Who’s been snooping around, looking at your phone? According to one survey from phone security company Lookout, one-third of all respondents admitted to sneaking glances at text messages, photos, and emails on a loved one’s phone. So can you catch them red handed? You bet.
Of course you can install a passcode lock to prevent unauthorized access to your device, but wouldn’t it be so much more satisfying to have proof of snooping?
Tools For Android
It’s easiest to play detective on an Android phone. Install the app HiddenEye, and if someone incorrectly enters your passcode, it snaps a picture. This is all done very stealthily so the snooper has no idea he or she is being photographed. The next time you fire up your phone, the photo gallery will have pictures of anyone who’s attempted to crack your password. You can also set it up so the photos are stored remotely via Dropbox. This adds an added layer of security if your phone is stolen or out of your possession.
Lookout, the same company that conducted the prying survey, has their own security product for phones. The basic app that lets you track your phone, lock it remotely (via your computer), and have the phone to take a picture of anyone trying to break the passcode, is free (Premium features, like remote lock and wipe, cost $2.99 a month). Those pictures are automatically uploaded to your web account for remote viewing. This is more of a security feature than a stealthy way to get proof of a phone spy, since the lock screen is branded with the Lookout logo and specifically says it’s locked for security purposes. But it will work at home if you set the trap and your snooper falls for it.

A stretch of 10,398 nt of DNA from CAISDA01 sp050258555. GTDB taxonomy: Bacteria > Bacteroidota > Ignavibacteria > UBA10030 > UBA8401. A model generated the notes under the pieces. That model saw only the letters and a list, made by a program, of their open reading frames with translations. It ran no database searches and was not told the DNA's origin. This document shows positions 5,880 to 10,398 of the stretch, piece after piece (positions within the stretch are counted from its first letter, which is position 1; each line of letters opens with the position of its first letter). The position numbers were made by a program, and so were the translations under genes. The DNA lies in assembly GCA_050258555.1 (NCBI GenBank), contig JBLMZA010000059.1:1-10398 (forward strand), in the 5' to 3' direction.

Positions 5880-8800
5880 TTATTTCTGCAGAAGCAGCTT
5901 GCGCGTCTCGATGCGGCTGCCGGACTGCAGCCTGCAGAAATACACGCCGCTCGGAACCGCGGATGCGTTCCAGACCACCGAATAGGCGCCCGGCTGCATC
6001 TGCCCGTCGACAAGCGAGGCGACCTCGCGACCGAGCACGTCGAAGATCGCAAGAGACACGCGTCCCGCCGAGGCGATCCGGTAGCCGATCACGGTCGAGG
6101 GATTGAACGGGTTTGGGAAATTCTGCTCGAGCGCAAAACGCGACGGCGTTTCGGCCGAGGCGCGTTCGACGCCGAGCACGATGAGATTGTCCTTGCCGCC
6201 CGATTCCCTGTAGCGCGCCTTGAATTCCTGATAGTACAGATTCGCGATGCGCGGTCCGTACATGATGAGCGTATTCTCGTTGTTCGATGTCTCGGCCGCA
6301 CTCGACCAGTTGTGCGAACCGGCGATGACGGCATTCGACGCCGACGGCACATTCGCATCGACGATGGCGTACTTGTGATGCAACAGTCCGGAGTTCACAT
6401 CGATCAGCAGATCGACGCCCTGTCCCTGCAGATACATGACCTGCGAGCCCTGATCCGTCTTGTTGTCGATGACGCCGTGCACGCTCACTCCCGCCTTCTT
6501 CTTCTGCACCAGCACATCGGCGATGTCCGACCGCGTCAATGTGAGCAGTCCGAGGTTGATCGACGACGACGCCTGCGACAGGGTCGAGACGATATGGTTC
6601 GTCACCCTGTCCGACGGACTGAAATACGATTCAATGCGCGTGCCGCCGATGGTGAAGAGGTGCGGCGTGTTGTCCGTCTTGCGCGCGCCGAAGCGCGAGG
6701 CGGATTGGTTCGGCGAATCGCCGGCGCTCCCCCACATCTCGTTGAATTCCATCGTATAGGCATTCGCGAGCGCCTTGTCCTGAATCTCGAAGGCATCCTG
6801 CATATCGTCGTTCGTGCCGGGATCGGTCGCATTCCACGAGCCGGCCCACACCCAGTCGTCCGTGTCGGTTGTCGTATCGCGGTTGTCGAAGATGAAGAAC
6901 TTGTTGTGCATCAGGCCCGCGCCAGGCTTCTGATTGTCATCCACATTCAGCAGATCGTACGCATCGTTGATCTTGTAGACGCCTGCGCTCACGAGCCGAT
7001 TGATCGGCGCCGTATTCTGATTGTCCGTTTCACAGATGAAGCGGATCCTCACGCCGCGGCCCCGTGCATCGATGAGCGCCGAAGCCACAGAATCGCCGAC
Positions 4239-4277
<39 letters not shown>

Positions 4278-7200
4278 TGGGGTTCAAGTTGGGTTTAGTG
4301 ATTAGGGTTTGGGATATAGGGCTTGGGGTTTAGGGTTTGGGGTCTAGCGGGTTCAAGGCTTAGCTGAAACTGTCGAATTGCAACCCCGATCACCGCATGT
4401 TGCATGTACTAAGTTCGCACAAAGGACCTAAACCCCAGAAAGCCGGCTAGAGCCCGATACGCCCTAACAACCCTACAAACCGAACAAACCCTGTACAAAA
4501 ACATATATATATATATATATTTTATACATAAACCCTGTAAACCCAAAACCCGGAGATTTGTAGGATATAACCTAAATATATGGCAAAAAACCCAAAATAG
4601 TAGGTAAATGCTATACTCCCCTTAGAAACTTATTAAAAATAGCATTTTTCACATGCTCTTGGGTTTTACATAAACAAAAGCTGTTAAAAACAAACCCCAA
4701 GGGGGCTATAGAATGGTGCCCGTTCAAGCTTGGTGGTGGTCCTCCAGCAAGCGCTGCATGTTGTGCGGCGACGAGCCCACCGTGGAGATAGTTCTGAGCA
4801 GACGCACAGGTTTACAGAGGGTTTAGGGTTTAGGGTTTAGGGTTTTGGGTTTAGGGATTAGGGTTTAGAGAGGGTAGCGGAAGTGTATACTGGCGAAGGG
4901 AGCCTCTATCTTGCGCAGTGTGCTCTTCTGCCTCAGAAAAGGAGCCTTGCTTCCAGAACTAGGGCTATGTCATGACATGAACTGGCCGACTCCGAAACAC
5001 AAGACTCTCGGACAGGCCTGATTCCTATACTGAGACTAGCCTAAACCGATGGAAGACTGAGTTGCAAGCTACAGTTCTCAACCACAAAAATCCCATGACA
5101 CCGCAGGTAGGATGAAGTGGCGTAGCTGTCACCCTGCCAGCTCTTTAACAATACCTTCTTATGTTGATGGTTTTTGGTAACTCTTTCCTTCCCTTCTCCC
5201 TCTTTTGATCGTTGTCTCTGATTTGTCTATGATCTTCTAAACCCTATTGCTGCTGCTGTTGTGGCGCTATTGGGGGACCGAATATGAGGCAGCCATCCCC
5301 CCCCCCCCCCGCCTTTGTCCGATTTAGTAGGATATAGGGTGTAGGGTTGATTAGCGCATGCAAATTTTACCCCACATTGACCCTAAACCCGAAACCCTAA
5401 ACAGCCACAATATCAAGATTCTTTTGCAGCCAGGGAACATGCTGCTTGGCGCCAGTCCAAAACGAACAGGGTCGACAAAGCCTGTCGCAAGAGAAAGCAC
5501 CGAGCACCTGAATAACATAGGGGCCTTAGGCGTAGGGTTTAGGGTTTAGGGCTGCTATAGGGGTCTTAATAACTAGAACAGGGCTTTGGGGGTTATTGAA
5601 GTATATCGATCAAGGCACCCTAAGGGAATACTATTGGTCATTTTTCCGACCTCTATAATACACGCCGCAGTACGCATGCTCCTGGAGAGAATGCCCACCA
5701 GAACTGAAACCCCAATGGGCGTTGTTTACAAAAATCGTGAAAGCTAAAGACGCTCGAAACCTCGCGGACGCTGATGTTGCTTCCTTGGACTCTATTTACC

Options for iPhones
On an iPhone the options aren’t as good. The best app is called WhoSnooped. It costs $.99 and is more of a novelty than a forensic tool. It doesn’t run all the time; instead you have to set a trap. You open up the app and then lock your phone, leaving it out for the snooper to find. When they slide the lock screen button, the WhoSnooped app opens up and takes a picture of them while displaying the banner “Stop Snooping.” The snooper could easily delete the photo in the app, leaving you with no proof of intrusion. That said, the app let’s the snooper know they are being watched, and it may deter future attempts.
A different idea for the iPhone comes from iTrust. It costs $.99 and unlike the other apps that take a picture of the snooper, iTrust records video of the icons a snooper touches as they attempt to open apps. When we tested it, the playback showed a simulated fingerprint of the snooper trying to open my text messages, photos and address book. Unfortunately the app is a little rough and I’m not sure it would work well in the real world. It asks you to take a picture of your home screen and then you have to fire up the app and leave it running to catch the snooper. Worse, the way the app places the picture of the home screen isn’t quite right; and a wary snooper might put it down immediately when seeing the home screen slightly off center.
Do you have a secret for catching a phone snooper? We’d like to hear it in the comments or on our Facebook page.
[Related: Are You Being Monitored at Work?]